Plenty of reasons to watch the WBC

3/2/2006 - MLB

Orville to Wilbur: It's not gonna work.
Wilbur: It's worth a try.
Orville: But the wing might snap off!
Wilbur: That's what the glue is for, dummy.
Orville: Shouldn't we be back home doing our regular work?
Wilbur: We'll do it when we get back.
Orville: People might not like flying. They're used to trains.
Wilbur: Why can't they have both? They might actually like the variety.
Orville: But it might rain. And it's kinda windy. And there's sand in my shoes...
Wilbur: Shut up and get out of the way, will you?

Thank goodness the games are here. After a full year of theories and complaints and predictions being swatted back and forth like shuttlecocks, the World Baseball Classic is finally upon us. Actual games. Actual matchups. Actual competitive baseball with a spice we've never tasted.

Even if you don't like the pitch limits, even if you don't care for the scheduling or injury risks or David Dellucci 's snubbing of his Italian roots, many upcoming moments will crane the necks of even the most rabid cynics. Here are eight we'll throw at you, even if it's a little early for such exertion:

1. Dominican Republic vs. Venezuela
This opening game of the tournament (besides the Asian first round) is easily the best matchup of them all. Venezuela plans to throw Johan Santana, Carlos Zambrano and Tony Armas for 2-3 innings apiece at the vicious Dominican lineup (Alfonso Soriano, Miguel Tejada, Albert Pujols, David Ortiz ...). A win is vitally important to both clubs: The team that loses better not run into a hot Australian or Italian pitcher in its next two games, or it will face a shocking early elimination from the tournament.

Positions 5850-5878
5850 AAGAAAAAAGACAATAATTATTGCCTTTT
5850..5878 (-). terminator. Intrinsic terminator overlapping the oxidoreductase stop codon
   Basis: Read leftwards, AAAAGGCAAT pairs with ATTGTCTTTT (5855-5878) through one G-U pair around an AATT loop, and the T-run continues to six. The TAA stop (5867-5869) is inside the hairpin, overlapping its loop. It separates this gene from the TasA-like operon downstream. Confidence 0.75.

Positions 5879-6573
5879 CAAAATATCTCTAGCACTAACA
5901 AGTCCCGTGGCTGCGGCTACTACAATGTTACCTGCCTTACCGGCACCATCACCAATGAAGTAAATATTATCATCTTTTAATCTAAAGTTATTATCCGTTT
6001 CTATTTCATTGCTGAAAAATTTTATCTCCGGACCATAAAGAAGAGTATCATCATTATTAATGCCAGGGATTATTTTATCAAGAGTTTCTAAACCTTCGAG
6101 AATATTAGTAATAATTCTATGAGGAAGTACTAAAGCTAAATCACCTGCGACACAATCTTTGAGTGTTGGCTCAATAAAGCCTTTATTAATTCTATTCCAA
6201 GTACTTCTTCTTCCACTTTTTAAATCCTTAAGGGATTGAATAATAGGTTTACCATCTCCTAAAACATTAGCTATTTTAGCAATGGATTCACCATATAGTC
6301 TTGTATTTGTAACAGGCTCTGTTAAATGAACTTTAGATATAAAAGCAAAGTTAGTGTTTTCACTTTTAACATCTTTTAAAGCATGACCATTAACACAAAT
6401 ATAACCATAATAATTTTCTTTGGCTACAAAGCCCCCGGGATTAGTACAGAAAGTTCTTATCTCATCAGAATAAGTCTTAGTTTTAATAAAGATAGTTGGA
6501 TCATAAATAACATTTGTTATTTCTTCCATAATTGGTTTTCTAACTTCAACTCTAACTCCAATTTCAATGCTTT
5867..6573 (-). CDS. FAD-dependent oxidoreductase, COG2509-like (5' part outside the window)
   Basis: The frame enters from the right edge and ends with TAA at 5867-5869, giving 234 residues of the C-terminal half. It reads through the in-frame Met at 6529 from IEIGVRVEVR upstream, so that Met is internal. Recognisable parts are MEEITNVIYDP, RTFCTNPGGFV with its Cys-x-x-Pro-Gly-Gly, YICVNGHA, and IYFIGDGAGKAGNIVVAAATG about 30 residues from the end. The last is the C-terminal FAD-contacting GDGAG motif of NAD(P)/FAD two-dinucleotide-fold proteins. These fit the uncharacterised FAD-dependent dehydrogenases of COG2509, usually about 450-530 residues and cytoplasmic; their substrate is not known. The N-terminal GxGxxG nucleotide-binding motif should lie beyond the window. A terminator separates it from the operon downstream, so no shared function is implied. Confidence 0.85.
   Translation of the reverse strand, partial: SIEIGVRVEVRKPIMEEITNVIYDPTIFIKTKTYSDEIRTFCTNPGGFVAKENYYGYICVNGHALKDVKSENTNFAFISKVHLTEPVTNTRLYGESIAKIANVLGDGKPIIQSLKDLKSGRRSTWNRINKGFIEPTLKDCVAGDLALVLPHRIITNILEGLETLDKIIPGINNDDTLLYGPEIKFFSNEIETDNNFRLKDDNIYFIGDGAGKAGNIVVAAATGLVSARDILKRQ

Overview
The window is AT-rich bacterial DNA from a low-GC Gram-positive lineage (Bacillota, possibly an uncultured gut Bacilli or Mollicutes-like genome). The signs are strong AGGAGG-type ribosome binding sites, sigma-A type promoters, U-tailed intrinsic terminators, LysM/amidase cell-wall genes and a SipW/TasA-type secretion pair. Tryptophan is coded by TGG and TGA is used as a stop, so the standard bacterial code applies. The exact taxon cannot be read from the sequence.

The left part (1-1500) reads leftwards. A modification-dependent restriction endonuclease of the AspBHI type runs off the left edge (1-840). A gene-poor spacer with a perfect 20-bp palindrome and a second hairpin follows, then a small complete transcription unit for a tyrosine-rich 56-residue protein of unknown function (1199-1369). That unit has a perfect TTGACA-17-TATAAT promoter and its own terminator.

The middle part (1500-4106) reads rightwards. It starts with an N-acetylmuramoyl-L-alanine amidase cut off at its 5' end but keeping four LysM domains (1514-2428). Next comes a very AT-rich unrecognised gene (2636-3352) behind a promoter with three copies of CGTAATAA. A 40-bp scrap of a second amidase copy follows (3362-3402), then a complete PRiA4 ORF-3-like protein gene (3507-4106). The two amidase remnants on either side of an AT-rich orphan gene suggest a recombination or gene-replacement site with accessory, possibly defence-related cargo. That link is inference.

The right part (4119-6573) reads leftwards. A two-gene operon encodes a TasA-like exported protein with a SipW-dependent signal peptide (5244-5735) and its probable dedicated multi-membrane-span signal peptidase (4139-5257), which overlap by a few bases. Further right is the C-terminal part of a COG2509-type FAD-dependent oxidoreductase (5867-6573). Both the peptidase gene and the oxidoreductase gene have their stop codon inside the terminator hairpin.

2. Dos Carlos vs. Cuba
This opening-round duel is between the known and unknown. Carlos Beltran and Carlos Delgado are Puerto Rico's top stars and are immensely visible as New York Mets. But they could be silenced by an unknown but dangerous Cuban pitching staff. Youngster Danny Betancourt and veteran Pedro Luis Lazo both have live arms that can either start or close, and a slew of left-handers could handcuff Puerto Rico's lefty-leaning lineup. Well beyond the political intrigue of Puerto Rico vs. Cuba, this game will have tons of pure baseball intrigue, as well.

3. Nobuhiko Matsunaka vs. Team USA
The United States has almost no real test in the first round -- just Mexico, Canada and the dreaded South Africans. But in the second round the U.S. will face Japan and perhaps the most talented ballplayer you've never heard of. Matsunaka, a left-handed-hitting DH-first baseman, won Japan's Pacific League Triple Crown two seasons ago (.358-44-120) and followed that up with a .315-46-121 line last year. Chances are good Team USA will face Japan in each team's opening game of the second round, meaning a matchup with Roger Clemens -- who might be held out of what could become a meaningless first-round finale against South Africa -- is quite possible. (Though we'd love to see Matsunaka's face after getting his first up-close look at Dontrelle Willis.)

4. Johan Santana vs. Yuliesky Gourriel